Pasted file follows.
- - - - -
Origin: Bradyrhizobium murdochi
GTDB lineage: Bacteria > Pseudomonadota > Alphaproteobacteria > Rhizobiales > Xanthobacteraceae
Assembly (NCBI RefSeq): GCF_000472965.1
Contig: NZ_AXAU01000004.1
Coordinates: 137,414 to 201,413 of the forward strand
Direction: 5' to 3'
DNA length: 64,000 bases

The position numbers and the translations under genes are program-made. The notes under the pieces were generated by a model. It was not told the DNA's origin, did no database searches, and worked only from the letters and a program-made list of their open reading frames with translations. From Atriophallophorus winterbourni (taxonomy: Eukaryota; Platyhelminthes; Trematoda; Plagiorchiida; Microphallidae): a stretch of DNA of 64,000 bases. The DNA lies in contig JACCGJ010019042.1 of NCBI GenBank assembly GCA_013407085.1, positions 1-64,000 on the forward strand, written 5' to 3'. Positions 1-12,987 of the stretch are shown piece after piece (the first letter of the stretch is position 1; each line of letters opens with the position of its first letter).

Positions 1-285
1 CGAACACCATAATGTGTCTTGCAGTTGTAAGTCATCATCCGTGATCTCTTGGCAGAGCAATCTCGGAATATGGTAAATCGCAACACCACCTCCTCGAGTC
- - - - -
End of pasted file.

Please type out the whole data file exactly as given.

Origin: Bradyrhizobium murdochi
GTDB lineage: Bacteria > Pseudomonadota > Alphaproteobacteria > Rhizobiales > Xanthobacteraceae
Assembly (NCBI RefSeq): GCF_000472965.1
Contig: NZ_AXAU01000004.1
Coordinates: 137,414 to 201,413 of the forward strand
Direction: 5' to 3'
DNA length: 64,000 bases

The position numbers and the translations under genes are program-made. The notes under the pieces were generated by a model. It was not told the DNA's origin, did no database searches, and worked only from the letters and a program-made list of their open reading frames with translations. From Atriophallophorus winterbourni (taxonomy: Eukaryota; Platyhelminthes; Trematoda; Plagiorchiida; Microphallidae): a stretch of DNA of 64,000 bases. The DNA lies in contig JACCGJ010019042.1 of NCBI GenBank assembly GCA_013407085.1, positions 1-64,000 on the forward strand, written 5' to 3'. Positions 1-12,987 of the stretch are shown piece after piece (the first letter of the stretch is position 1; each line of letters opens with the position of its first letter).

Positions 1-285
1 CGAACACCATAATGTGTCTTGCAGTTGTAAGTCATCATCCGTGATCTCTTGGCAGAGCAATCTCGGAATATGGTAAATCGCAACACCACCTCCTCGAGTC